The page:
Ulster soldiers fly back home for Christmas after Iraq tour
Ulster soldiers who spent six months on the front line in Iraq will be reunited with their families tomorrow when they fly back to the province for a six-week break.
This will be the first proper holiday the soldiers from the 1st Battalion Irish Guards will have had since returning home from the war-torn country where for months they were involved in intense fighting with insurgents before having the opportunity to train the Iraqi Army - the success of which has reportedly led to the Government's recent decision to hand over control of Basra to the Iraqi authorities.
Earlier this week Prime Minister Gordon Brown announced the official hand-over, stating that the final area of Iraq under UK control would be handed over within two weeks.
Commanding officer Lieutenant Colonel Michael O'Dwyer said the Irish Guards should be proud of their contribution.
"I think the whole tour has been a great success and I am humbled by the way we milled together as a team and the way some very young soldiers not long out of training grasped what they were there to do.
"They made a huge difference to our mission which was to develop the Iraqi army. This manifested this week with the Prime Minister saying he was handing over Basra to the Iraqi authorities.
"I wonder what we would have been able to achieve if we had have had the full six months to focus on the training as the first part of our tour was a different focus.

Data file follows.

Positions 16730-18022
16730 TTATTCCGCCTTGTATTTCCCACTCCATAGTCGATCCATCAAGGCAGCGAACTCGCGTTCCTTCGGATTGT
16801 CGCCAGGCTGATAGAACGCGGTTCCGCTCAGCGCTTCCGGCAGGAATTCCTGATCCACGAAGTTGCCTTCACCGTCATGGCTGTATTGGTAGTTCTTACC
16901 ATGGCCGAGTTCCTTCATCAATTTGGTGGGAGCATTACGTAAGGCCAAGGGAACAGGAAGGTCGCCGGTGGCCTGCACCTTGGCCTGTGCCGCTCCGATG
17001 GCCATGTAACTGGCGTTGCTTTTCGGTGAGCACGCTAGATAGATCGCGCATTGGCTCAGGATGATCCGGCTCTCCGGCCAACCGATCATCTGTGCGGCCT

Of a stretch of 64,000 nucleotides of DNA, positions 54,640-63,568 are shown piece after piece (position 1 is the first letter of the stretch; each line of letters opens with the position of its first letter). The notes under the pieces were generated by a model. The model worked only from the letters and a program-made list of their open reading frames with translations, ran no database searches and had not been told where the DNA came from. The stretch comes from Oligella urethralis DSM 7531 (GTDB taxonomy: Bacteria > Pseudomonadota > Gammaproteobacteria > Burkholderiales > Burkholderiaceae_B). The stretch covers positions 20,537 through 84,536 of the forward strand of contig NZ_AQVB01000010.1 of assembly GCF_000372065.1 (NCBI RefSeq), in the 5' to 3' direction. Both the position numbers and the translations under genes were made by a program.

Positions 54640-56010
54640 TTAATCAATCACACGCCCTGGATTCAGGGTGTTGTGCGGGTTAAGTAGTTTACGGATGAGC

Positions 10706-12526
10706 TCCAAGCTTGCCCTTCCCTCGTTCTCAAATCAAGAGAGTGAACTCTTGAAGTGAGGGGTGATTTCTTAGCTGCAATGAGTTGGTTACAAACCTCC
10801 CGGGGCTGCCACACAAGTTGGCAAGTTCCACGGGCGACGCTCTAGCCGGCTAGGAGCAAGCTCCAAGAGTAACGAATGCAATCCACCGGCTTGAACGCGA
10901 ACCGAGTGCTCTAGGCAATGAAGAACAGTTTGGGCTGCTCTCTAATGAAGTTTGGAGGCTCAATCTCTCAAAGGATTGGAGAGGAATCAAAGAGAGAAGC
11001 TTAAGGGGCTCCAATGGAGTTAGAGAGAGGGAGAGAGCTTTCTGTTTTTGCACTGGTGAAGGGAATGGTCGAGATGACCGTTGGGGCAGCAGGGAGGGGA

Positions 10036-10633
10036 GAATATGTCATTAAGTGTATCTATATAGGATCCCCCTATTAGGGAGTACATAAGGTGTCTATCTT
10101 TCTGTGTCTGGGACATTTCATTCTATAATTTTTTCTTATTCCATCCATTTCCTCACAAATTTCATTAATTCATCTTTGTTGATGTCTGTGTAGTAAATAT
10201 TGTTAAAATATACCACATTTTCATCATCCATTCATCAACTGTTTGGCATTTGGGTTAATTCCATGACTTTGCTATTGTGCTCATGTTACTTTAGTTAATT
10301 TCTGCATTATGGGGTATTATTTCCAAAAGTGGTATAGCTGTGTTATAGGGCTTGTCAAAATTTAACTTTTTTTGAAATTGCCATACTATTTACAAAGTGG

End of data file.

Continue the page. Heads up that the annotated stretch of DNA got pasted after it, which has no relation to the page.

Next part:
"But we had a great opportunity in the second half to make that difference."
A special ceremony was held at the battalion's home base at Mons Barracks in Aldershot yesterday to pay tribute to the 500 plus soldiers who recently returned from Iraq.
Lieutenant Colonel O'Dwyer said the ceremony was the "final curtain on a successful tour".
Before the ceremony took place the commanding officer met the troops to tell them personally they their efforts in Iraq were greatly appreciated.
"There are organisations that think we should not be in Iraq or Afghanistan but that is not our business. Everybody is appreciative of what we are doing," he said.
The commanding officer added: "Even though some of the wars are unpopular you and everybody in this battalion are valued for the contribution you have given and continue to give. There is no dispute about that. I want to pass on my thanks and appreciation to you because you are appreciated. You may not feel like it the whole time but I hope that when you go home you will feel that and the people you meet while you are there and your family will make you feel that."
After an intense six months in Iraq and 18 months training ahead of them before being deployed to Afghanistan, the troops say they are looking forward to six weeks with their families.
"I cant wait to get back. My missus just had a baby boy and I can't wait to see him. It was quite hairy when I was out in Iraq but when you are there you just do your job," said Sergeant Brian Phillips (22), from Belfast
Captain Sergeant Major John Dyer (37) from Bangor said: "We are ready to get back home. We all find it difficult being away. I have a two-year-old son so that makes it hard being away.
"This was my third time in Iraq and the first three months of the third time was the hairiest. We lost five of our men in total in Iraq. It is sad but those things happen and you just have to get on with it - but they will never be forgotten."